RESEARCH FOCUS: HEALTHY AGING
Canadians are living longer than ever, but are we living healthier? Canada’s aging population faces many barriers to making the most of these increased years.
Here at McMaster’s School of Nursing, several faculty members are contributing to the important work of keeping us healthy as we grow older.
Dr. Maureen Markle-Reid holds the Canada Research Chair in Person Centred Interventions for Older Adults with Multimorbidity and their Caregivers . She is a scientific co-director of the Aging, Community and Health Research Unit, and a member of the McMaster Institute of Research in Aging (MIRA). She has led numerous studies that involve the development and testing of new and innovative interventions to promote optimal aging at home for community-living older adults with multimorbidity, and to support their family caregivers. Recent studies have focused on fall prevention, stroke rehabilitation, depression, diabetes, and the uptake and spread of research evidence. One project involved developing and testing a web-based app to support the delivery of community-based stroke rehabilitation. Another study involves home visits from nurses and group wellness sessions to promote self-management among community-living older adults with diabetes and multimorbidity . Bio page: Dr. Markle-Reid
Dr. Sharon Kaasalainen is a member of McMaster Institute of Research in Aging (MIRA) and GERAS. Her research focuses on improving the quality of life for people living in long term care homes, by examining pain management, palliative care and the role of nurse practitioners in long term care. One project, Strengthening a Palliative Approach to Long Term Care (SPA-LTC), involves bringing together residents, decision-makers, front-line staff, families and community resources to help residents and their family at the end of their lives. Another study, The Namaste Project, sets out to improve final days for people with advanced dementia with high sensory activities like touch, music, massages, and engaging and soothing conversation. It is being tested in several sites across Canada. Bio page: Dr. Kaasalainen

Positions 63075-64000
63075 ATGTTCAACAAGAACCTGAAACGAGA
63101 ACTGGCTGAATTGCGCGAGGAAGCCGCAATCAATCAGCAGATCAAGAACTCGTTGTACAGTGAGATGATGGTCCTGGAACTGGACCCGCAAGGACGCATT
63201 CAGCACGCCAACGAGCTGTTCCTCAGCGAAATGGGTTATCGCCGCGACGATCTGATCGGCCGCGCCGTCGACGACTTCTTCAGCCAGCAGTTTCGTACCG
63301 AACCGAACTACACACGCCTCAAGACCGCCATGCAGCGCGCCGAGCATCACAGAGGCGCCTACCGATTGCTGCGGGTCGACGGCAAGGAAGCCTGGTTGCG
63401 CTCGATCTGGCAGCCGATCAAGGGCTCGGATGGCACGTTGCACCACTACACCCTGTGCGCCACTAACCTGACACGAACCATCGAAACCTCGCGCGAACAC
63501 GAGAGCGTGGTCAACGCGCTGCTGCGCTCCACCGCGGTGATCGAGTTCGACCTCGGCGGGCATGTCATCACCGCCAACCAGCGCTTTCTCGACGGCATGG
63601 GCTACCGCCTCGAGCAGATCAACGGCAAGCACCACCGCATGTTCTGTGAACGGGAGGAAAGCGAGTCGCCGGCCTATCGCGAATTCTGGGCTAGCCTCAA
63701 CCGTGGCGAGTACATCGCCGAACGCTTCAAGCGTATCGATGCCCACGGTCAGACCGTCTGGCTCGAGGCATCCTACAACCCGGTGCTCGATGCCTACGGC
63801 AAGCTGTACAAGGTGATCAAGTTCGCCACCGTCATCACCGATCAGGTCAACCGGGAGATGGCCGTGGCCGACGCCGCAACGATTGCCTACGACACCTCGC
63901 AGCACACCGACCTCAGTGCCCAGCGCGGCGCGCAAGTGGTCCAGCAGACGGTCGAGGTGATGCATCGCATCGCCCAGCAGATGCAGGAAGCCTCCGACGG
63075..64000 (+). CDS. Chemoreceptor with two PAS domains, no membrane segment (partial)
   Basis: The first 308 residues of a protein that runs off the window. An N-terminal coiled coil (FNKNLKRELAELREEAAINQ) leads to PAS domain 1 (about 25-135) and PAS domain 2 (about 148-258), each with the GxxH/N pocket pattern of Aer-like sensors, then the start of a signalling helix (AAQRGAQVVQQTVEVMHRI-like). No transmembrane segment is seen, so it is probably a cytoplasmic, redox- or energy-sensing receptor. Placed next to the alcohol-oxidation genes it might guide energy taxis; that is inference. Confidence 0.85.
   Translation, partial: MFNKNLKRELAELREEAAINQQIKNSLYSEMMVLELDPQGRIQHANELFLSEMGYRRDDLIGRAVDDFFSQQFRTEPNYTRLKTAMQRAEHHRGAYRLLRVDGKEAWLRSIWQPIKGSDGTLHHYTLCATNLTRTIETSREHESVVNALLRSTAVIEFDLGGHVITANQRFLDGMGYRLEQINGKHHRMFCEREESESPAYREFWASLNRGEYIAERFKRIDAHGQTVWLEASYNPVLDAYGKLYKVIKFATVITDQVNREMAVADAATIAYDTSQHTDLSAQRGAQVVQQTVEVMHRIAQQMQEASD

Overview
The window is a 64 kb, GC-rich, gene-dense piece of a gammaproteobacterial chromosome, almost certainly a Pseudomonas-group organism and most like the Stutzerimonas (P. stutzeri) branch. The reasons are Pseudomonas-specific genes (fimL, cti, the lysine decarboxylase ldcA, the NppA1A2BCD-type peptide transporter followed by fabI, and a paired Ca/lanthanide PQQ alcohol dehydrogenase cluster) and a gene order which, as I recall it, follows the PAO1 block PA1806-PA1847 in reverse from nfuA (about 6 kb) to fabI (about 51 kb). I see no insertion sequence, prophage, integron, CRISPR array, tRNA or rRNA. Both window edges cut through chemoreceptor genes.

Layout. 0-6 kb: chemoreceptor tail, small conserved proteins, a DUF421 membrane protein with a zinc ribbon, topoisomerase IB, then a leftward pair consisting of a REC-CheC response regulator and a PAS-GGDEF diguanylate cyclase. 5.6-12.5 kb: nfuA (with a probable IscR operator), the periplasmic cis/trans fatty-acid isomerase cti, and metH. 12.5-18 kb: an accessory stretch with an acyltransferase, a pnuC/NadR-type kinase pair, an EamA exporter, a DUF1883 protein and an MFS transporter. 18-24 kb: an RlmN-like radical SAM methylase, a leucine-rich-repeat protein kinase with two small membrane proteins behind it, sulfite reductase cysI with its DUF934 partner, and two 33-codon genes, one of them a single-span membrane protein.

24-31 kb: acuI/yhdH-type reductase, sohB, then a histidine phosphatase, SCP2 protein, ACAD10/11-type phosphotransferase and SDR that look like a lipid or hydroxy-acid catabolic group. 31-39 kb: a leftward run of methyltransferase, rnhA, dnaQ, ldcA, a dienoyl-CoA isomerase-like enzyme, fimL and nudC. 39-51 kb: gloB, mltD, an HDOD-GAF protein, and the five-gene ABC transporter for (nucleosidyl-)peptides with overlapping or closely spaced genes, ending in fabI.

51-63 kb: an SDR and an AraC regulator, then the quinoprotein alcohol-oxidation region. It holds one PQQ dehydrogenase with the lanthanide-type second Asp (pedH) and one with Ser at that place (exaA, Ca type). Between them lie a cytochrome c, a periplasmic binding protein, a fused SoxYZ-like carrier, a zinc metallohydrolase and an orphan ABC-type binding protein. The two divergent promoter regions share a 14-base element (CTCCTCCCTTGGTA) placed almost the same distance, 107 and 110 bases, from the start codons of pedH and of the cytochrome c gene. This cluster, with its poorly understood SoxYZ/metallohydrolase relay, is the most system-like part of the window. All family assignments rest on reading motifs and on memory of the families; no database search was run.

Dr. Kathryn Fisher is an Assistant Professor in the School of Nursing and member of ACHRU, the Aging, Community and Health Research Unit. Recent examples of her research include a 2017 CIHR grant to use the Canadian Longitudinal Study on Aging database to explore ways to improve care for Canadians with or at risk for disabilities. She also conducted the statistical analysis of the intervention effects of ACHRU’s 6-month study that offered home visits and monthly group wellness sessions to older adults with Type 2 diabetes. Bio page: Dr. Fisher
Dr. Rebecca Ganann is an Assistant Professor in the School of Nursing, a researcher with ACHRU, the Aging, Community and Health Research Unit, and a member of MIRA, the McMaster Institute for Research on Aging. She is working on research relating to community-based health care of older adults (65+) living with two or more chronic conditions, including diabetes. One of her current interests is finding ways to engage patients and their caregivers in research teams. Bio page: Dr. Ganann
Dr. Melissa Northwood is an Assistant Professor in the School of Nursing, a co-investigator with ACHRU, and a member of MIRA. Her program of research focuses on health-care system integration for older adults with clinical complexity and their caregivers informed by her clinical practice as a certified gerontological nurse in acute care, complex continuing care, and most recently, home and community care. Her aim is to conduct highly embedded research with health- and social-care partners to change and benefit the quality of life and well-being of older adults, the culture of the practice environment, and the integration of the health-care system. Bio page: Dr. Northwood